It makes me sad when friends and family members feel like the church isn’t a good fit for them, that they don’t fit the cookie-cutter ideal and therefore don’t feel welcome within the LDS community or beliefs. The church, like the gospel of Jesus Christ, should feel inclusive where everyone, no matter where they are on the path, feels welcomed and not judged. There’s a two-way street of responsibility and accountability.
As a mother and when I teach my bright Primary class of 10-11 year old girls each week, I want to be sure I stick to the basic, life-changing principles of the gospel of Jesus Christ. I am finding that sometimes Mormon culture has gone beyond the mark to prescribe more than is needed. These prescriptions are sometimes perpetuated by us not individually examining the gospel principles of agency, learning and teaching doctrine. Our intentions are good, but perhaps a bit complacent and lazy in our effort to go to the source. I am often guilty of this but determined to do better.
Rather than set family rules, give youth set guidelines, and share practices of our church, I want to facilitate a more open discussion about why rules and guidelines are in place so we can align ourselves with principles and not judge others who may not have yet examined them. I want to be able to discern between gospel principles and culture/tradition, advocating for change in a Christ-like manner when opportunities arise and are needed. I hope Ryan and I can continue to openly share our life’s experiences with our family and friends so we can form our ideas together about how to apply principles in how we think, speak, act, dress and present ourselves to the world. I want to persuade and invite, rather than command those I love to live the principles that have helped me be happy and feel fulfilled.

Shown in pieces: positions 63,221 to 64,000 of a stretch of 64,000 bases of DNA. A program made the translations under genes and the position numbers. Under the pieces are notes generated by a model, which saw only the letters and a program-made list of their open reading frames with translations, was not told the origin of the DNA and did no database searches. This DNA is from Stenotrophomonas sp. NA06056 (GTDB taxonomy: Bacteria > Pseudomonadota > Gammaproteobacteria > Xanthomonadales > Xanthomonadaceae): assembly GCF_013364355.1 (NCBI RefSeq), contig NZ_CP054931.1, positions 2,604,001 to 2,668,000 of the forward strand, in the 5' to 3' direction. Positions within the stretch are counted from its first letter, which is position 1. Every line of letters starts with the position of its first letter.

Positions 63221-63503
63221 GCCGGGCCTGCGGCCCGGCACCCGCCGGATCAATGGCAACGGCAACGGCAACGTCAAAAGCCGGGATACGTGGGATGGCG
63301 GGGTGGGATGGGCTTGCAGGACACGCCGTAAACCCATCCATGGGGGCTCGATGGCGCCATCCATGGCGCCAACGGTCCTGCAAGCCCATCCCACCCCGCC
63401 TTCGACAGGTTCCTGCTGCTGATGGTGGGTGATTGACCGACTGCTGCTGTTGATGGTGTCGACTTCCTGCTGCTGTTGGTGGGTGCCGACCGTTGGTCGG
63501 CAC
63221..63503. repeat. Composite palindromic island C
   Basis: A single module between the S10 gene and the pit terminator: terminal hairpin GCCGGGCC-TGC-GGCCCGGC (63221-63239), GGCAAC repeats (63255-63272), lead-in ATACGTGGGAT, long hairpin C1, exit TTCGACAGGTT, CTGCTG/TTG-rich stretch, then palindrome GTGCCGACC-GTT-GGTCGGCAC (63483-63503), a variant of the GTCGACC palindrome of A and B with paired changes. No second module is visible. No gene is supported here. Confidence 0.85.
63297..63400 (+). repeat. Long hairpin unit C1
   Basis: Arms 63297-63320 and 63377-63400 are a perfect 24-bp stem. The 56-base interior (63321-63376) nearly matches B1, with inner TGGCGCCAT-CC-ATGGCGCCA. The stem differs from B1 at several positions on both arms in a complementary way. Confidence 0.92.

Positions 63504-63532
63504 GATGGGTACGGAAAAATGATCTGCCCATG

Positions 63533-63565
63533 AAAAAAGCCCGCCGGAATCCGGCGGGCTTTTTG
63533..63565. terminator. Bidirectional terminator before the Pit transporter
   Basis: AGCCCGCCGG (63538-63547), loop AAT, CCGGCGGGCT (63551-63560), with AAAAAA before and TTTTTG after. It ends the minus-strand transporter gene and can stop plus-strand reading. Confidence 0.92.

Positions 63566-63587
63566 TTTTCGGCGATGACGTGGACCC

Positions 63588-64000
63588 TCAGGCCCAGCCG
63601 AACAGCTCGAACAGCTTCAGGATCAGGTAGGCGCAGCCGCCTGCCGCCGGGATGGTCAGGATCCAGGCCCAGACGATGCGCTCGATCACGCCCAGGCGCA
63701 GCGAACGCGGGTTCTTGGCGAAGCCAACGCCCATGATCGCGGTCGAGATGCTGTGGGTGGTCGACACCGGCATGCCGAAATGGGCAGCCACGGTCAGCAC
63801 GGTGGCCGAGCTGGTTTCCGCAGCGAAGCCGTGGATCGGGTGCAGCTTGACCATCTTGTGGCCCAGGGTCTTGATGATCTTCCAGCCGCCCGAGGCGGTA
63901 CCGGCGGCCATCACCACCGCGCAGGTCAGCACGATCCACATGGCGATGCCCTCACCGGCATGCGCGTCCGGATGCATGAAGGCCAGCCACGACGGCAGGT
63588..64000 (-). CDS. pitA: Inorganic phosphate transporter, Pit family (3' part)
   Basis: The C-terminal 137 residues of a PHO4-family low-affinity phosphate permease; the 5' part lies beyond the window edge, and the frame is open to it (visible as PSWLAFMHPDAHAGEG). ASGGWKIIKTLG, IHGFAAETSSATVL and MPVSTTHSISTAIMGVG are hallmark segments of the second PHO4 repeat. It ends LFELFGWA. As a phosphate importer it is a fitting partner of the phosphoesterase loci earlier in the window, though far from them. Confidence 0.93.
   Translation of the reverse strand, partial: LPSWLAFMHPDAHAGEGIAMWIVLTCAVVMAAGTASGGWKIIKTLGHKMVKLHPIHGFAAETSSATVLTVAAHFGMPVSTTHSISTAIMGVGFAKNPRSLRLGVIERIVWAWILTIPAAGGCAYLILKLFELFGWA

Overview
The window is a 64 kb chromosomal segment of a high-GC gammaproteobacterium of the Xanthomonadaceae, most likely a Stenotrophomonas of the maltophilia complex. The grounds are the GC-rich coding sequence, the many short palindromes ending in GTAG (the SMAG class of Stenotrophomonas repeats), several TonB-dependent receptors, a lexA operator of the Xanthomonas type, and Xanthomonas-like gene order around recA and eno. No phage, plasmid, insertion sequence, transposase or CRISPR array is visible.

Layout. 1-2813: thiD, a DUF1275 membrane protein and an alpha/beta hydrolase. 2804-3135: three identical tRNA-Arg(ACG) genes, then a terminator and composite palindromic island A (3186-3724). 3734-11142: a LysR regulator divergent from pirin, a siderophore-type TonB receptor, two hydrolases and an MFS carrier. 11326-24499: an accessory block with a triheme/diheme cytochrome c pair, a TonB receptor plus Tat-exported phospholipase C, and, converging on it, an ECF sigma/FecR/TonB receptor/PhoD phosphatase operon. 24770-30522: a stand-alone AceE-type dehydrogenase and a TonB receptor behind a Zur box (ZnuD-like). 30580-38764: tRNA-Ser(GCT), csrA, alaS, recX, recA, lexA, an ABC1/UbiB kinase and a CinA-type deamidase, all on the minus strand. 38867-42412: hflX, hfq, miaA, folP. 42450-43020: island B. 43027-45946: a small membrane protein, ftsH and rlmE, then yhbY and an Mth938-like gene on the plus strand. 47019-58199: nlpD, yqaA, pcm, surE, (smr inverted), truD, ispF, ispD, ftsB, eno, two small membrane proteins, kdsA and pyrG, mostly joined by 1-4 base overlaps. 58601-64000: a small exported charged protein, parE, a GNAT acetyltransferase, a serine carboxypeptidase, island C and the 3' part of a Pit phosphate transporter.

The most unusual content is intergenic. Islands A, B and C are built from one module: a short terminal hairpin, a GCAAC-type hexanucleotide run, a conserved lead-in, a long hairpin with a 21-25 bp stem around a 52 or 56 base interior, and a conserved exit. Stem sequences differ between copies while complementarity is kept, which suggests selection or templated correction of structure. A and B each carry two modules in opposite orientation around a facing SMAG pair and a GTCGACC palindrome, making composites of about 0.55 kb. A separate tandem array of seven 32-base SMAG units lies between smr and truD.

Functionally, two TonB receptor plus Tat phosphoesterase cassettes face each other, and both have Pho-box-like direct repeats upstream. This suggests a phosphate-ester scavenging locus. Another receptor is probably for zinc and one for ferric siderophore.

This requires more of me as a disciple of Jesus Christ. I fall short regularly, more than once an hour usually. But there’s so much room to get it right - whether it’s keeping my cool "inviting" my kids to do chores, trying to communicate with Ryan amidst the chaos of our young family and career, choosing friends and entertainment, living aspects of the Word of Wisdom, modesty in all its facets, and so forth. These are daily choices and challenges to my faith that come up in my little bubble of a world.